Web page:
Runners Knee - Physio in the Park Tips


As much as it pains us to say it, the world doesn’t revolve around socks. We care about athletes performance and want you to get the best out of yourself. This means not only do we want to prevent blisters, but we want to help you prevent all sorts of injuries.

To achieve this, SockMine have collaborated with Madelaine Smith, Aka “Physio In The Park”, to help remedy some of the most common injuries in sport.

Madelaine has specialised in Musculoskeletal Physiotherapy for over a decade now, working in the NHS and for a number of different sectors and companies. Coming from a sprinting back ground, Madelaine now trains and competes in triathlons across the country. In addition, Madeline is also the leading physiotherapist to the Bryan Steel Cycling Academy. It is fair to say, Madelaine knows what she is talking about!

To learn how to help rehabilitate your knee injury, read on or watch the video below featuring Madelaine.



Patella Femoral joint allows the movement of the knee cap on the thigh bone and is one of the strongest points in the body.  It can tolerate large amounts of forces provided that it is challenged regularly through exercise however can become painful and rarely improves with rest.


Patellofemoral Pain, more commonly known as Runner’s Knee, was historically perceived as an overloading problem but pain is now considered to be as a result of an area not coping. Clearly then the aim is to get the area resilient, confidently accepting load in a variety of situations once again, therefore addressing the cause not just the symptoms.


Pain in the Patella Femoral joint can be treated in a number of ways. By doing anything and everything, but mainly by being confident that the area is not going to come to harm and to progressively challenge it regularly. Ensure that the exercise is at a level that is acceptable but also strainful, still allowing high quality, normal movement.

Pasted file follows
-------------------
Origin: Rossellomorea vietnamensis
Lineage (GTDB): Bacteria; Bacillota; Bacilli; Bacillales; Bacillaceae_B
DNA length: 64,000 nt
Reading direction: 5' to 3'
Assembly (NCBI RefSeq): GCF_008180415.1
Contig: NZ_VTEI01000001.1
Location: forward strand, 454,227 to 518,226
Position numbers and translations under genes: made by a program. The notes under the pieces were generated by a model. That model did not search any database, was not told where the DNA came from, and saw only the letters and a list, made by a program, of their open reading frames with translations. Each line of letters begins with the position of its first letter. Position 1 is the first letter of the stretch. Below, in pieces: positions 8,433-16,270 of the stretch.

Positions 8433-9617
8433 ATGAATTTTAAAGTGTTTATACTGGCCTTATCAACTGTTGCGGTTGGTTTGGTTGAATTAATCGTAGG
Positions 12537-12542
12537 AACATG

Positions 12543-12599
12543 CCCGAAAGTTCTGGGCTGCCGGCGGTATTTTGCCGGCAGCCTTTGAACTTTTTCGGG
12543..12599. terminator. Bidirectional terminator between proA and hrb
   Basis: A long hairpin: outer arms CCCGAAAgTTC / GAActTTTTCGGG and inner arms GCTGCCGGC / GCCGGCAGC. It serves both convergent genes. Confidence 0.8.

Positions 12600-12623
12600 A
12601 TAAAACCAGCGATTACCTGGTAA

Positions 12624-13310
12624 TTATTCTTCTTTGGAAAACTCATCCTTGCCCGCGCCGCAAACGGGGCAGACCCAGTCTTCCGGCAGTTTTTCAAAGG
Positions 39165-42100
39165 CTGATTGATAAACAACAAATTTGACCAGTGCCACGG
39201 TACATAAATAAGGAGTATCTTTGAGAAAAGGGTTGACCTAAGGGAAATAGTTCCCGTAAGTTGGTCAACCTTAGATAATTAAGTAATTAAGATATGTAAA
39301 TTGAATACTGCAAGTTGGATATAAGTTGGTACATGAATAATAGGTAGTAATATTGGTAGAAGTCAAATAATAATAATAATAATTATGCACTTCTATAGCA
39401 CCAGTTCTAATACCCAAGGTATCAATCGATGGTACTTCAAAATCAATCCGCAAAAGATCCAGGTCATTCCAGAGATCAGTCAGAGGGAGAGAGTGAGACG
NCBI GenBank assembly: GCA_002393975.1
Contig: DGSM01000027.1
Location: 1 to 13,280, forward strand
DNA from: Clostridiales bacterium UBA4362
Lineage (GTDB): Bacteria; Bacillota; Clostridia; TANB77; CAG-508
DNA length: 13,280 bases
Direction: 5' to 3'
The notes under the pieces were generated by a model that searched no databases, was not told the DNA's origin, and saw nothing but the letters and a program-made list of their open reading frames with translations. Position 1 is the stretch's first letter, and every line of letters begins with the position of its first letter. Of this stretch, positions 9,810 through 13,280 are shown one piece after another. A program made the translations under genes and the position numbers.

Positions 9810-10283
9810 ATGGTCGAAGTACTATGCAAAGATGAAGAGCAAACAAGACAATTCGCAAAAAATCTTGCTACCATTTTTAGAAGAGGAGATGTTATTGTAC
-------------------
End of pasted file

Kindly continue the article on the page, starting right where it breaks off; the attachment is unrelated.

Here are a few exercises that can help to strengthen the Patella Femoral joint. Make sure you fully warm up before attempting any of these exercises and know your limits! As long as you are challenging yourself at an acceptable level, don’t be concerned if you can only perform a few to begin with.



This is a great little exercise which improves co-ordination, balance and can help prevent Runner’s Knee. To do this, you will need some form of weight i.e. a dumbbell or kettlebell. When first attempting this exercise, start with a light weight to get used to the movement. Progression of this exercise is to gradually increase the weight, challenging the muscle to improve its capabilities.


Standing with your feet shoulder width apart, begin by holding the weight in your left hand and lifting your right foot off the floor behind you. Slowly bend your left leg, getting you knee as close to right angle as possible, before extending the leg once again. Perform 3 sets of 8 – 10 reps on each leg to complete the exercise.



You can either place 4 pieces of tape on the ground or just imagine them there and aim to hop on to each of them, without stopping. Try and vary the directions, eg, forward then right then left then backwards then right then forwards then right again then left then backwards, the more variation the better, you could even get a training partner or family member to shout out the directions they want you to move, this really helps with the reaction and loading of the tendon.